Achieving Global Health and Justice: Practical and Philosophical Challenges
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The central role of Health Care Analysis is to advance discourses between philosophy, health, and policy . Within that very wide-ranging agenda, perhaps the most complex challenges are in global health. In countries across the world, many, many populations are unable to enjoy conditions in which they can be healthy. The barriers to change are political, economic, social, regulatory, legal, and philosophical. Lawrence Gostin’s recent book on Global Health Law therefore marks a contribution of the highest importance, marrying practical and philosophical agendas, and aiming at achieving global health with justice .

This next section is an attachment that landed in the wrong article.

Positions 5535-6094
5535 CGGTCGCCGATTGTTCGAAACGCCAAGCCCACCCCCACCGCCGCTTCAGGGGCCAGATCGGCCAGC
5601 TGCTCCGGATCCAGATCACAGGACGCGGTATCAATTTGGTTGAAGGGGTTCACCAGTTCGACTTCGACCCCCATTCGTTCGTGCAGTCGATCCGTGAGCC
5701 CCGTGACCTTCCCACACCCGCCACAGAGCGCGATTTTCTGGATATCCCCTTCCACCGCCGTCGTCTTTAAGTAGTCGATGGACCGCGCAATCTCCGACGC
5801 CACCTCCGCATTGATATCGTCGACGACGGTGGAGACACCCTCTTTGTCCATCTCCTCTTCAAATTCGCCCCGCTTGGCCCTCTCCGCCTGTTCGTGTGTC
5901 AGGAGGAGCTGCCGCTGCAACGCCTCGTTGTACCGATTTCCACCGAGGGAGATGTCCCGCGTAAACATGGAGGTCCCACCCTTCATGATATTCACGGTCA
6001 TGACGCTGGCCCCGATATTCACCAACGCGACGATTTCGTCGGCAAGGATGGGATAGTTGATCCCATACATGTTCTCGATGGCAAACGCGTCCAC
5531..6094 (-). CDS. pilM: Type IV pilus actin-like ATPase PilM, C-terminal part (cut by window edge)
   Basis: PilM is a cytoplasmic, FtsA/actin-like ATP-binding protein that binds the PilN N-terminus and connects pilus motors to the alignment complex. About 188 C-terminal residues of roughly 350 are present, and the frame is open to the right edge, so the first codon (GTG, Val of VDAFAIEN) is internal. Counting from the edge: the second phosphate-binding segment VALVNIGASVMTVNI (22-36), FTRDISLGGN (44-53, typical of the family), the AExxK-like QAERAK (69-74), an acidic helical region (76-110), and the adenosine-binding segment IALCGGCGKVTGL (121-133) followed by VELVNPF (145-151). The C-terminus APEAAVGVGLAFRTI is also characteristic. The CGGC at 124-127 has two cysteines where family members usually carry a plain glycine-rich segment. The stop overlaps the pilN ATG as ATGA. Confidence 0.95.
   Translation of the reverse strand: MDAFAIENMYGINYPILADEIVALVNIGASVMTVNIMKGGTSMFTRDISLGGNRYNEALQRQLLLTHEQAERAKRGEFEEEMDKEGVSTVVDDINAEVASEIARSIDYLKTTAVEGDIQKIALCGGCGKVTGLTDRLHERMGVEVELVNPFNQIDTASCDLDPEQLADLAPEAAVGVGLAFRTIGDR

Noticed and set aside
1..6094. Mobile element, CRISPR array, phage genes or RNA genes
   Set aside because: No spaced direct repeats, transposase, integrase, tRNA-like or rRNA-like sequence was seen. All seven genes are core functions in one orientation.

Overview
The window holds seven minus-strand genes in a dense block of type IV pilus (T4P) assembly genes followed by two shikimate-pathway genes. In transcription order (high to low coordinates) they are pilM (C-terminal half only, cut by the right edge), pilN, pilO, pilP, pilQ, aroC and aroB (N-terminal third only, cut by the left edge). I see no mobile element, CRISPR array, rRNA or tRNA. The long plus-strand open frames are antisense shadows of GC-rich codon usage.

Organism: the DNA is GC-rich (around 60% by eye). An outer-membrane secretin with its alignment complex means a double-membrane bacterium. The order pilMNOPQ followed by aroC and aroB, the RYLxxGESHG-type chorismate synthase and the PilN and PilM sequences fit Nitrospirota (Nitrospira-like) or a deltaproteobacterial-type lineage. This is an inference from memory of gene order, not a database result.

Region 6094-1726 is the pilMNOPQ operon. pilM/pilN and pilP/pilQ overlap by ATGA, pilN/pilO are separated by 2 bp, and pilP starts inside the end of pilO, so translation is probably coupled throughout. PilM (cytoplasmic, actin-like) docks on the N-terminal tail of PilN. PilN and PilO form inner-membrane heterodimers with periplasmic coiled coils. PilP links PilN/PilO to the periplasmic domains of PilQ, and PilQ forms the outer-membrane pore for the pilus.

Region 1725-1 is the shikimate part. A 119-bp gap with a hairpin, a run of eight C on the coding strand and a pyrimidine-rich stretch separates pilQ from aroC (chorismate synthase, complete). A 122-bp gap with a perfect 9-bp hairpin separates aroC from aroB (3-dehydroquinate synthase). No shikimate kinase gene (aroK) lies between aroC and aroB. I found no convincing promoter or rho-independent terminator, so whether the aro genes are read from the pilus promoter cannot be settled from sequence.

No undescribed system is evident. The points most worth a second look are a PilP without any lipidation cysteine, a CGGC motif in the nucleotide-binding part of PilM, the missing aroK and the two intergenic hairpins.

To progress the important work of Gostin’s book, the current journal issue draws together leading scholars in moral and political philosophy, economics, and law, with a shared interest in questions of global justice. In the first paper, Eric Friedman and Lawrence Gostin provide a clear overview of the practical and theoretical global health challenges and their response to these. Their analysis is followed by stimulating contributions from Norman Daniels, Jennifer Prah Ruger, Shawn Harmon, Attiya Waris and Laila Abdul Latif, Heather Widdows, and A.M. Viens, each engaging with questions raised by Global Health Law. The different papers underscore the significance of this area of inquiry, and the imperative to bring insights from scholarly work into global health practice.